W.S. Cutler and Son Grocery, circa 1914

The interior of W.S. Cutler and Son Grocery, circa 1914. The two employees pictured here are Ross Everett and Jack Howard. The store was located at 1009 Union Avenue, which is now 4749 NE Martin Luther King Jr. Boulevard.


City of Portland Archives, Oregon, A2004-002.6801

City of Portland Archives, Oregon, A2004-002.6801


View this image in Efiles by clicking here.

15 thoughts on “W.S. Cutler and Son Grocery, circa 1914

  1. I like the 2 stools where you could sit as the grocer ran around the store picking up your groceries for you. Self serve hadn’t happened yet.

  2. Good interior photo of this early grocery store. This one’s going in the book! Wishing I could find an interior photo of A. H. Francis Mercantile at the corner of Front and Stark in the 1850s. But that’s probably wishful thinking.

  3. Did you notice all of the tea containers on the right? I’m surprised that tea was apparently popular in 1914.

  4. The delicious goodies in the case to the right look extremely tempting. Cookies cakes, sweet breads, and I think I see an apple strudel looking thing…..

  5. William S. Cutler (1846-1911) was born in England and came to the US as a child. He lived in Hamilton, Ohio and worked as a railroad clerk before moving to Portland with wife Amelia (1846-1925). It seems he operated two grocery stores on Union Ave. from the 1890s up until his death in 1911; he relocated to the store at 1009 (from 1015) some time in about 1895. He and family lived over the store. His wife and son Oliver continued running the store until 1935 when he and a business neighbor on Union Ave. sold two lots for a new gas station. The store was torn down as a result. (Sources: Oregonian, Ancestry, etc.).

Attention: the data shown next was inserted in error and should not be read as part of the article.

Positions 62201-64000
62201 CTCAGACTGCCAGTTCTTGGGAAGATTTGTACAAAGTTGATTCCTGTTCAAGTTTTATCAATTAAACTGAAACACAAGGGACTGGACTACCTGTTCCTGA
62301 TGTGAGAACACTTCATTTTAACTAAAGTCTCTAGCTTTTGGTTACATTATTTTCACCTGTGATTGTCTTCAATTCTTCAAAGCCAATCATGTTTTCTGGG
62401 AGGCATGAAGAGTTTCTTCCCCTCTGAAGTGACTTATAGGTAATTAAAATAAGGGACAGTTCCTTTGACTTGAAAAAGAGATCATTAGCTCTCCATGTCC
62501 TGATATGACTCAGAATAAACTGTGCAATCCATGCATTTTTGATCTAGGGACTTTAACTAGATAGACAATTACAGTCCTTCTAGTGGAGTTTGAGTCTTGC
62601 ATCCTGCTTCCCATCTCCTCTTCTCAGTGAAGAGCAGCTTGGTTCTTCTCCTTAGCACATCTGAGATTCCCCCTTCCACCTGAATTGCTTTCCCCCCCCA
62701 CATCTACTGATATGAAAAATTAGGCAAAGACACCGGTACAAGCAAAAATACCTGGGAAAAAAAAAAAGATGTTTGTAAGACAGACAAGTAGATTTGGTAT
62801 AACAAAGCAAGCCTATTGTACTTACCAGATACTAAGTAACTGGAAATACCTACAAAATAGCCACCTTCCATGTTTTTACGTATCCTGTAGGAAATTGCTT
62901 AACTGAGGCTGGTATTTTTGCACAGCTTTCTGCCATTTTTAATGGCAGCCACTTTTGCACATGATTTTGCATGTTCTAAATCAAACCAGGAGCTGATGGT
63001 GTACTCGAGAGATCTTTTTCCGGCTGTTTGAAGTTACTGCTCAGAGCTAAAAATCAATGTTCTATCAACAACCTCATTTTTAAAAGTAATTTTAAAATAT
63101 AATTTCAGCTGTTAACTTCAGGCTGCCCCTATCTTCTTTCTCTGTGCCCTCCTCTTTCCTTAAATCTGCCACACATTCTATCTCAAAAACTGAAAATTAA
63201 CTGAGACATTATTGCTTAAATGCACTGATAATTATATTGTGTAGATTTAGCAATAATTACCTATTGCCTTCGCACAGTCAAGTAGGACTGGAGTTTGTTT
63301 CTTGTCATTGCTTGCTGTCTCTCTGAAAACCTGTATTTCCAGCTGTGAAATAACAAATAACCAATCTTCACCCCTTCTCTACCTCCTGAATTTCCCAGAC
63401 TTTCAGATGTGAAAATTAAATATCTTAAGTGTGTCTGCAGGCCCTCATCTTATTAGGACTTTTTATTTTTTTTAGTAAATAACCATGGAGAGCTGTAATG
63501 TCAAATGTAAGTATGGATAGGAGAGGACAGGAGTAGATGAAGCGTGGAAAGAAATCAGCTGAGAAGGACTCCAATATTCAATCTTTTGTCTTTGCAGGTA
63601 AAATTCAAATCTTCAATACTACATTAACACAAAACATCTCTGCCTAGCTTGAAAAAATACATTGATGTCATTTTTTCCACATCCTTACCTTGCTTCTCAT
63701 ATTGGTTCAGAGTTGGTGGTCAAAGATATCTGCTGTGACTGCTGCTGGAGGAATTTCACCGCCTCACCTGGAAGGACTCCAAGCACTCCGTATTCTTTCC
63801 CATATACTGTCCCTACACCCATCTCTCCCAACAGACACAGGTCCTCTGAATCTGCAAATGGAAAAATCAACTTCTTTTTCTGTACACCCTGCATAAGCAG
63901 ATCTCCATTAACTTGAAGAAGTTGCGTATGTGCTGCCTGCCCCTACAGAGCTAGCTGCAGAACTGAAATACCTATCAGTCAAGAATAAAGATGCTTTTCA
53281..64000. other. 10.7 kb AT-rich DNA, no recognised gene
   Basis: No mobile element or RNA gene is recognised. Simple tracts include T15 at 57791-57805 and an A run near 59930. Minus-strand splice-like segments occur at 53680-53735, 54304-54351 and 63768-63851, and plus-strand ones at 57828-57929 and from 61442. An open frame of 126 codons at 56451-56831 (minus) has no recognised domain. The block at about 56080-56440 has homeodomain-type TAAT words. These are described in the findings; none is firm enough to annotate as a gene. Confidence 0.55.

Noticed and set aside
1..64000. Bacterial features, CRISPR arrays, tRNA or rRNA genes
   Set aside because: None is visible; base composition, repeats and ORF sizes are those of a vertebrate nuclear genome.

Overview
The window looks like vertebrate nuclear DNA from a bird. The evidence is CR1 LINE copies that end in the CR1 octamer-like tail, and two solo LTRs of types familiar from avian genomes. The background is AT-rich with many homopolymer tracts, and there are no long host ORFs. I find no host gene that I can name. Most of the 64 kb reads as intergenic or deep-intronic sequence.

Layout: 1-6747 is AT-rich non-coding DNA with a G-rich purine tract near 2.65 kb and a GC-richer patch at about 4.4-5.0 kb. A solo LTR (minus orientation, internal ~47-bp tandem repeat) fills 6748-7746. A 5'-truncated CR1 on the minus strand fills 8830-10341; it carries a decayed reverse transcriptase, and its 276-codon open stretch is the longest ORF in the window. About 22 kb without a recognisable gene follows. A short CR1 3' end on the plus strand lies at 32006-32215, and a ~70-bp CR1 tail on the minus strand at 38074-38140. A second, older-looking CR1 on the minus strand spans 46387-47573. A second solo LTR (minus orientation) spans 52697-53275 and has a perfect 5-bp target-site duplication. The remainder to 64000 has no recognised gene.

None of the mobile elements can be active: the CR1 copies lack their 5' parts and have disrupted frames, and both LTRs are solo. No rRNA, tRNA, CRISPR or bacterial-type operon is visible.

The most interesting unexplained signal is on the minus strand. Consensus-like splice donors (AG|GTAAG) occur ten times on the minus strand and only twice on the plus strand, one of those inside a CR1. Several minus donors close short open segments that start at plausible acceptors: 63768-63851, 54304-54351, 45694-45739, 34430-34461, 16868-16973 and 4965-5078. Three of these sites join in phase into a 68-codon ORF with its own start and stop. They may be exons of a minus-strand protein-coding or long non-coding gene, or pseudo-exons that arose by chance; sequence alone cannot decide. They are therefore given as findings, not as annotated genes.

6. The grocers picnic was attended by most of the cities merchants.Stores were closed for the day. Picnic was held at Bull run park.Can you imagine the stores closing now days? They have trouble closing on Christmas.

  7. Relying on my memory only, I would say that self serve grocery stores started with
    Safeway and A & P before WWII.

  8. Paul, I believe tea has been popular on this continent since the days before the Boston Tea Party (grin). And now, thanks to Richard, we know the original grocer came from England, another place known for loving tea!

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